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Only 329 votes stood between Assembly Republicans and an upset special election victory last week in the San Fernando Valley's 45th Assembly District.

In September, a longtime Republican-newly-registered-independent finished just 400 votes behind the Democrat in the Inland Empire's 52nd Assembly District.

Wins in both seats would have eliminated Assembly Democrats' two-thirds supermajority in the lower house. Not only did Democrats barely eke out victories in districts where they have large registration advantages, an Assembly Republican caucus that regularly bemoans Democrats' dominance all but sat out the races.

Last week's close finish has prompted grumbling that the caucus missed another chance to increase its relevance and give a morale-boosting shot in the arm to the California GOP heading into an election year. In a special election in July, Senate Republicans picked up a Central Valley seat with strong Democratic leanings.

"Unfortunately we did miss an opportunity there," Assemblyman Brian Jones, R-Santee, said of last week's outcome in the 45th, where Democrat Matt Dababneh has declared victory over Republican Susan Shelley. Shelley has until Monday to request a recount.

"I don't think anybody could have predicted that turnout was going to be that low," Jones said. "When turnout is that low, Republicans tend to turn out to vote and Democrats don't."

Jones and others, though, note that Democrats would have countered any Republican attempt to move money and resources into the Assembly race.

Democratic strategist Roger Salazar said last week's election was an uncomfortably close call for Democrats, who thought Dababneh would win easily in a district that President Barack Obama carried by almost 30 percentage points last fall.

"This was as close as they were going to get," Salazar said. "Had the Republicans put any visible effort into it, Democrats would have countered and the result would have been the same."

Woodland Hills author Susan Shelley, the Republican candidate in the 45th, said her positions as a fiscal conservative with moderate views on social issues matched those of district voters.

Some Republicans, though, have said the party would have had no chance at holding the 45th or 52nd next year. The party also has much less money to throw around than Democrats.

Yet other Republicans have noted that having more Republicans in office would help GOP fundraising. Democrats also would have to divert resources to win back the seats while protecting vulnerable incumbents.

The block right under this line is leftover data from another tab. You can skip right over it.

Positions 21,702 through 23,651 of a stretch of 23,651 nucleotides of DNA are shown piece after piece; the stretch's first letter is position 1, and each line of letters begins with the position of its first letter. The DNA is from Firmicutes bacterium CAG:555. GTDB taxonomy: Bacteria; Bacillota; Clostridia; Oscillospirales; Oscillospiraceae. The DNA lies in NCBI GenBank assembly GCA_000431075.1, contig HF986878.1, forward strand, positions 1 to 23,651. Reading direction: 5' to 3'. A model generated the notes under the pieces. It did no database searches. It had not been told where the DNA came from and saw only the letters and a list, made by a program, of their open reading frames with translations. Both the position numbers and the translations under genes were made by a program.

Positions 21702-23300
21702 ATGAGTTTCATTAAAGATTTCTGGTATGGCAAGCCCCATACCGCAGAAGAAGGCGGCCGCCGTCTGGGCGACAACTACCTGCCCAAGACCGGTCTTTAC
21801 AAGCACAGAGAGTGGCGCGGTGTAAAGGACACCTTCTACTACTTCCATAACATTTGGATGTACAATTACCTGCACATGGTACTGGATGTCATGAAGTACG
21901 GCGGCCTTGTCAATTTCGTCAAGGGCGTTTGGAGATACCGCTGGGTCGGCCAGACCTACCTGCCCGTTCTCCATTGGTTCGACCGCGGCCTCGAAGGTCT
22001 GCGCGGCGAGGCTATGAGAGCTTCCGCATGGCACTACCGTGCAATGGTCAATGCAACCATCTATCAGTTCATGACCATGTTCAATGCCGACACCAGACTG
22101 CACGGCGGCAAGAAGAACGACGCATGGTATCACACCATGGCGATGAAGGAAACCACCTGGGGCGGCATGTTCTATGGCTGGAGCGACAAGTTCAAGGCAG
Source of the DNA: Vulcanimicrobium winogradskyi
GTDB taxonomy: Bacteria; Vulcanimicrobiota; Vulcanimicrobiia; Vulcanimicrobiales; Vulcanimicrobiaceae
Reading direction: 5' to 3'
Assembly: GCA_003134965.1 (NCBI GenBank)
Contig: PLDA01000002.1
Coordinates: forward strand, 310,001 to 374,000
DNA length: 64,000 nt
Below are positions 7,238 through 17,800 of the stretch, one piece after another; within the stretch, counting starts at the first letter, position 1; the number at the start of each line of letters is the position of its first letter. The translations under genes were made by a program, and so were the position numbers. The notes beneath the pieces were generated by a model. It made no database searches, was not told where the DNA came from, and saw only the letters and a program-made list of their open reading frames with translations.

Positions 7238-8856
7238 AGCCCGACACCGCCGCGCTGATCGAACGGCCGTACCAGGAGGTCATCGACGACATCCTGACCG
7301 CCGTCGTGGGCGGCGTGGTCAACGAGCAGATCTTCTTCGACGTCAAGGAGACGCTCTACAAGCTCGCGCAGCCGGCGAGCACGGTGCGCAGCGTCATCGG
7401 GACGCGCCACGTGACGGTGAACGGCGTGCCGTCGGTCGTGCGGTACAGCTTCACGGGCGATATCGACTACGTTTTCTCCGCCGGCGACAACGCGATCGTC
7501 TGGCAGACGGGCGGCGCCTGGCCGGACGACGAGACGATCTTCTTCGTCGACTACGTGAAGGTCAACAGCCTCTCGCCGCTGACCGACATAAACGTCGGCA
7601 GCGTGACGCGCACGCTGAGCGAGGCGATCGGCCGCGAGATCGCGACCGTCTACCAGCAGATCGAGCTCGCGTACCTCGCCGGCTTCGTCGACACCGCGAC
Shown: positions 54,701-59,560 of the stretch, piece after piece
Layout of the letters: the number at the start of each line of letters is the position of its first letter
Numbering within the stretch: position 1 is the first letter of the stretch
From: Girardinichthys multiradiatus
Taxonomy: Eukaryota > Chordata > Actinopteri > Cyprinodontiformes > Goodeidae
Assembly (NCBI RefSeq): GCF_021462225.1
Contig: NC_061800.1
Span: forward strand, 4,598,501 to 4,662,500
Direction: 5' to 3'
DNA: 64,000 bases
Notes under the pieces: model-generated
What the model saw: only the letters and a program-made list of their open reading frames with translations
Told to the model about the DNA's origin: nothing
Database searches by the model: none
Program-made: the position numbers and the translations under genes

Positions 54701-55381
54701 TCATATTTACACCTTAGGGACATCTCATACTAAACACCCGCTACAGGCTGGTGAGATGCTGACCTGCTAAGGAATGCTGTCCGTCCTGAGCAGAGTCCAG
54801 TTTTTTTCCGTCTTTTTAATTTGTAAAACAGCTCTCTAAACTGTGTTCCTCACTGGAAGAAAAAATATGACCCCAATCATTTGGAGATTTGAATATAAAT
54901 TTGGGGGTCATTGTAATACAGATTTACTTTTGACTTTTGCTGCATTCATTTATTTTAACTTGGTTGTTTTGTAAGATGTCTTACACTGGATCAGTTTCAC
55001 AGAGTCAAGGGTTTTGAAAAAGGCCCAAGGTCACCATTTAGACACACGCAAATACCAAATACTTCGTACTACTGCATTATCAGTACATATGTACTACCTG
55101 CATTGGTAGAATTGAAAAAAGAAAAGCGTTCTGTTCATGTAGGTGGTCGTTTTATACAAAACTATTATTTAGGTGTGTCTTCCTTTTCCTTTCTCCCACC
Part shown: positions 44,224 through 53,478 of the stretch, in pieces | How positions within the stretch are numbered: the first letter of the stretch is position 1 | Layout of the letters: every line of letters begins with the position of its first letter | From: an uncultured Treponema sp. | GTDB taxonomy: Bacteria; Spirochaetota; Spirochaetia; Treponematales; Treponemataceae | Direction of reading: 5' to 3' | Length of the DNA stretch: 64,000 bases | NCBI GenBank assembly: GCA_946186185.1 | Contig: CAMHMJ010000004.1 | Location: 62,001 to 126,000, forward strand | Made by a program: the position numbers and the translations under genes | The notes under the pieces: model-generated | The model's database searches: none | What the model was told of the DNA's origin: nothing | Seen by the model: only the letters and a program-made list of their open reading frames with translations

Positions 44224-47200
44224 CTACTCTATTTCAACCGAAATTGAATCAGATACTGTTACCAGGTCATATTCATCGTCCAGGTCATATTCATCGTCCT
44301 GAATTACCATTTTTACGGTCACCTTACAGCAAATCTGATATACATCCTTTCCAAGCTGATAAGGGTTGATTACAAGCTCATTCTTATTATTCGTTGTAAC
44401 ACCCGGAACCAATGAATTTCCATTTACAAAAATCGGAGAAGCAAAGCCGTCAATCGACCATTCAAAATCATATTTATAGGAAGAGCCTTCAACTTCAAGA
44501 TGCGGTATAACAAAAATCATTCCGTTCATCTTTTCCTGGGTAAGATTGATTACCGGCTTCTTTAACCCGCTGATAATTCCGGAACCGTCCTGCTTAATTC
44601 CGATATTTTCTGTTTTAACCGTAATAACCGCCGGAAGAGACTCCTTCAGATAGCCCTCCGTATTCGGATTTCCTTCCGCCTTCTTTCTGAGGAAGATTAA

In a statement, Assembly Minority Leader Connie Conway said recent election results show that Republicans will have a good year in 2014.

"We had strong candidates who fit their districts and we were competitive in seats that Republicans have traditionally had no showing," Conway said. "We are recruiting candidates and building the infrastructure in seats we can win and hold in 2014 and beyond."

Democrats reached two-thirds majorities in both houses last November. Since then, seven Assembly and Senate districts have gone vacant after their occupants won elections to other offices or resigned.

Most of the subsequent special elections to fill the vacancies have had little drama. But new political lines, top-two primaries, and low turnout have contributed to Democratic heartburn in some races.

In May, Bakersfield Democrat Leticia Perez barely made it into a runoff against Hanford Republican Andy Vidak in the 16th Senate District to fill the vacancy created by the resignation of Michael Rubio. Vidak went on to defeat Perez in July.

That same night, Pomona Democrat Freddie Rodriguez made it into the September runoff against Ontario Mayor Paul Leon, an independent. Rodriguez' finish followed a $139,000 infusion of Democratic cash only days before the election. It came after private polls reportedly showed that Leon and Dorothy Pineda, the sole Republican in the race, would advance to the runoff.

Assemblyman Curt Hagman, R-Chino, was the only Assembly Republican who gave to Pineda. Republicans gave no support to Leon's Assembly campaign in the runoff.

In the 45th, Shelley said she received campaign contributions from Conway and Assembly members Jeff Gorrell and Scott Wilk. She declined to say whether she had asked for additional help.

"We're all aggravated," Shelley added. "To lose an election by 329 votes is always aggravating. I'm sure Democrats are aggravated, too."

PHOTO: Assembly Republican Leader Connie Conway during the first day of the legislative session at the state Capitol on Monday, Dec. 3, 2012. The Sacramento Bee/Hector Amezcua



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